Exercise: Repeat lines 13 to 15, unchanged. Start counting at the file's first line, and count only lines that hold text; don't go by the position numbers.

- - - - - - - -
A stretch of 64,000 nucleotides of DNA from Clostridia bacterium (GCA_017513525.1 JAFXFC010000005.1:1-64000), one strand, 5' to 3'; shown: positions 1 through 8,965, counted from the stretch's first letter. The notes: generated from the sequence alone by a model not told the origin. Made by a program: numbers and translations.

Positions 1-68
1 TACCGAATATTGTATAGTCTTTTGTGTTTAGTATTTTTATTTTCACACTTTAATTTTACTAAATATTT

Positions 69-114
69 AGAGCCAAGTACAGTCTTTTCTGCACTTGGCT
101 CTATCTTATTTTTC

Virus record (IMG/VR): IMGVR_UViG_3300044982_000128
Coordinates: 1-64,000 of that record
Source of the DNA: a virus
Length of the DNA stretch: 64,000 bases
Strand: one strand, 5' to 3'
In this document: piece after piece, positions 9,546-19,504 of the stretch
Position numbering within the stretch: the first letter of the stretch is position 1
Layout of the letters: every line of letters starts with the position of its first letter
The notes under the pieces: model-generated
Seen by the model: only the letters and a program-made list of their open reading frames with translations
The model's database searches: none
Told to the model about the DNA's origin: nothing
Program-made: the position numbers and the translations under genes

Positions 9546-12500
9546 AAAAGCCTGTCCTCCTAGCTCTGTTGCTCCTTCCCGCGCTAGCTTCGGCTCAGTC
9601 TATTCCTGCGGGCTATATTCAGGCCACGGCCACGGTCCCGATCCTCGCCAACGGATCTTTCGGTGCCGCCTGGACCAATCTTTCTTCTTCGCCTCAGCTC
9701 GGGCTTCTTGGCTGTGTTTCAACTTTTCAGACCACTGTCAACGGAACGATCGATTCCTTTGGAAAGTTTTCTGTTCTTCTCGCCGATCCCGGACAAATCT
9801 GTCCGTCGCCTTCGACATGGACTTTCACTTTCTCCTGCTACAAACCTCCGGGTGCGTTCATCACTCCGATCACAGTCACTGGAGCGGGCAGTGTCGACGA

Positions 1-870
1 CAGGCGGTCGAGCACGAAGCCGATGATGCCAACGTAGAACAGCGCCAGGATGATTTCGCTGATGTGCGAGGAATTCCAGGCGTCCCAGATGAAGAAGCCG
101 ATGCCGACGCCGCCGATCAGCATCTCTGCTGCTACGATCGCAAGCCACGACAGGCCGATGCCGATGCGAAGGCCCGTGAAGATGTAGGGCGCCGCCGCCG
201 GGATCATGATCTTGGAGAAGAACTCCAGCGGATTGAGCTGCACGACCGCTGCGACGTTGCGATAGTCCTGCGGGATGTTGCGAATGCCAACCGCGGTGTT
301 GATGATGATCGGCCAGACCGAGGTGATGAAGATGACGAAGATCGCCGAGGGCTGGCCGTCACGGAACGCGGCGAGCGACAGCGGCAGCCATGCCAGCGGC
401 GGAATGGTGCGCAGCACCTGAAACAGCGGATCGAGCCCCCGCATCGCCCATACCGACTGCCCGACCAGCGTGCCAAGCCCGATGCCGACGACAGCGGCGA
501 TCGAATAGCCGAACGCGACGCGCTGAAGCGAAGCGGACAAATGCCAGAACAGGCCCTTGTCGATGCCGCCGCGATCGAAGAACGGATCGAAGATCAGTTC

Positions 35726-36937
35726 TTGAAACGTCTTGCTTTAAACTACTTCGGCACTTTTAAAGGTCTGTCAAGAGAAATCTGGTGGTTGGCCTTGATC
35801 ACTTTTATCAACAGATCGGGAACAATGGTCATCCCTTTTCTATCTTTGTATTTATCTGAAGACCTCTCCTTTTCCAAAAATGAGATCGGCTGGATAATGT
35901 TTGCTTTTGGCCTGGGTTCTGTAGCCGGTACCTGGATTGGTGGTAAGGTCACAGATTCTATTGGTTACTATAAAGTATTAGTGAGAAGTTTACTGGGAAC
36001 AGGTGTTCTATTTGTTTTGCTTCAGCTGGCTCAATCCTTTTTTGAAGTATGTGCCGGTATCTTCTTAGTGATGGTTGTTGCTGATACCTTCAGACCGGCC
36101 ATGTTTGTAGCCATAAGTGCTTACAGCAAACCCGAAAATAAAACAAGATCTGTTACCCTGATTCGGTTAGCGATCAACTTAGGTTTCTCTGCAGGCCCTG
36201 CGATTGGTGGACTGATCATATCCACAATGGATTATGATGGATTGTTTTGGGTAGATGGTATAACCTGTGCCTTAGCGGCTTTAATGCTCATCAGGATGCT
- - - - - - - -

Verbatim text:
Position numbering within the stretch: the first letter of the stretch is position 1
Layout of the letters: every line of letters starts with the position of its first letter
The notes under the pieces: model-generated